Dr. Ernest C. Davenport, Jr.
I fulfilled the requirements for a Bachelor of Science degree in both computer science and psychology at Duke University while taking more courses in math than in any other discipline. I received a master of arts and a doctorate in Quantitative Psychology (a blend of mathematical models for cognition, psychometrics, statistics, and computer science) at the L. L. Thurstone Psychometric Laboratory at the University of North Carolina at Chapel Hill. In conjunction with my doctorate I completed a minor in biostatistics. I pursued my Ph.D. to study learning and measurement to better understand achievement gaps. My interest in learning transformed from a cognitive perspective (how and why people learn) to exploring indicators of learning as they relate to differential experiences.
I have been a faculty member in the Quantitative Methods in Education program in the Department of Educational Psychology in the College of Education and Human Development at the University of Minnesota since 1986. I teach courses in statistics, data analysis, and measurement. I study the relationship between various student experiences and academic success (relation of course-taking to achievement, correlates of dropping out of school, experiential links to achievement gaps, etc.). I also study methodological artifacts of statistical procedures and issues surrounding linear models (exploring indicators of structure, profile analysis, proper representation of data, etc.).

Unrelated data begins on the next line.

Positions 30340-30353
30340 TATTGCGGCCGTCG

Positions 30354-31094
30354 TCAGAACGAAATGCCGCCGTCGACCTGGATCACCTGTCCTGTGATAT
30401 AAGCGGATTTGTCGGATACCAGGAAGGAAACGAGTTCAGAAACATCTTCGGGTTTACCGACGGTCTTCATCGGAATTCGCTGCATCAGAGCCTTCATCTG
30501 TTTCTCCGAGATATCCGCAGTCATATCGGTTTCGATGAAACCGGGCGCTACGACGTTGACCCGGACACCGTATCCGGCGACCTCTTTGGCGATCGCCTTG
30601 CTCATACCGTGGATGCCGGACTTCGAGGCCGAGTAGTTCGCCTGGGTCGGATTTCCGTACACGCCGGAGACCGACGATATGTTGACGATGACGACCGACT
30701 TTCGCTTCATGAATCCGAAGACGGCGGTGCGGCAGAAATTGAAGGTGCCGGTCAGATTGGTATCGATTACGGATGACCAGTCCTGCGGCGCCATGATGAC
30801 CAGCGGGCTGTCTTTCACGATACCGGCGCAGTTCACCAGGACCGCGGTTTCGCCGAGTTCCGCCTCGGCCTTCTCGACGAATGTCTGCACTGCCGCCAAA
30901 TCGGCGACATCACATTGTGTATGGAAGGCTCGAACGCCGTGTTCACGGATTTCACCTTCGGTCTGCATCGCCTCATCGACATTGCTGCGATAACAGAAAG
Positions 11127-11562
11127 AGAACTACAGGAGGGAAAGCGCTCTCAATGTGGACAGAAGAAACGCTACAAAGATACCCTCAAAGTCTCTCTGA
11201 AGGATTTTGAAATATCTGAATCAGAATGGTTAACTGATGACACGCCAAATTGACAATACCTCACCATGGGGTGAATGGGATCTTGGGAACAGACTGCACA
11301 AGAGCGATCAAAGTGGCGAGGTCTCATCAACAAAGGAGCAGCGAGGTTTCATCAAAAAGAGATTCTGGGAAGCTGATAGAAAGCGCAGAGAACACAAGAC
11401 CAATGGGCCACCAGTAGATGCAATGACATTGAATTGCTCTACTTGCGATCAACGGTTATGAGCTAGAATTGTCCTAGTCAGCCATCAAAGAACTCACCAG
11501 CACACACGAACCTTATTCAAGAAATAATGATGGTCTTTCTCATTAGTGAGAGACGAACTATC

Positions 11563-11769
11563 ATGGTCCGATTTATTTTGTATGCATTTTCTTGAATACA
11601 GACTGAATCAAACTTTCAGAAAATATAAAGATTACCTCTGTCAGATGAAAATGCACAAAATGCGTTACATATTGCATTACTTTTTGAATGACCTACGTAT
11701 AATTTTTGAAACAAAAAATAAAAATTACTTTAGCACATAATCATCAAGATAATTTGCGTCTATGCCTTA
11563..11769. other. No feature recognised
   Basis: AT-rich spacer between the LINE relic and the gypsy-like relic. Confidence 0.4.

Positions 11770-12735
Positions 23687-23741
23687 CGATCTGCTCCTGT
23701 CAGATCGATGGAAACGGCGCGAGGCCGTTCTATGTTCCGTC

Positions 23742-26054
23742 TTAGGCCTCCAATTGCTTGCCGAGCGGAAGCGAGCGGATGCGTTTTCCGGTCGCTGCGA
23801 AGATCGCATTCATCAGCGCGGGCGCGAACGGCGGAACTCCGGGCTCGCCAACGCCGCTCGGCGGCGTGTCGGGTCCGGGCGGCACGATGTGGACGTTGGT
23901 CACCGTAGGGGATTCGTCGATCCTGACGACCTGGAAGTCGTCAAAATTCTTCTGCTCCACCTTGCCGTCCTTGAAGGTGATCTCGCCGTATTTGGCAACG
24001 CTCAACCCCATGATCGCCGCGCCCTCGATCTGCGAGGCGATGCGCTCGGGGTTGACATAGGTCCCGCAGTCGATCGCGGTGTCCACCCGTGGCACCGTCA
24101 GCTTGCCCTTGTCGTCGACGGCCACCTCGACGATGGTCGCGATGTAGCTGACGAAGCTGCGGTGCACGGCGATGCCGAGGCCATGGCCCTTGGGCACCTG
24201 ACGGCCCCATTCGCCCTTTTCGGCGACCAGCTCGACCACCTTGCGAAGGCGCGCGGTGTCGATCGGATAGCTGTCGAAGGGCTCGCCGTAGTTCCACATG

I have served as the director of an ACT/SAT review course for at-risk students since 1992. The review provides information and opportunities to help students increase their college admission test scores and college preparedness. The review has 6 facets. It addresses content, test-taking skills, test practice, academic advising, personal factors, and the college application process. In addition it addresses aspects of being a successful student once matriculated. I have also designed test preparation courses for several other agencies serving a similar demographic, as well as held “train the trainer” sessions for those wishing to develop their own programs. I have designed and implemented a GRE review session for undergraduate students in summer bridge programs and have also worked more broadly in the area of college access for under-represented students.
Finally, I was a senior research scientist and one of the founders of Minnesota’s Office of Educational Accountability (OEA). OEA was created by the Minnesota legislature to assist with its efforts in educational accountability. It was an independent office to analyze and report on the needs of students and condition of education in Minnesota as reflected in a comprehensive set of indicators. OEA reports were designed to inform and facilitate improvement of education statewide. As part of our mission we published an annual “State of education in Minnesota” report. We also published special reports around issues of accountability. OEA was closed in its eighth year due to defunding by the Minnesota legislature. A list of available online documents form OEA is at http://cehd.umn.edu/oea/.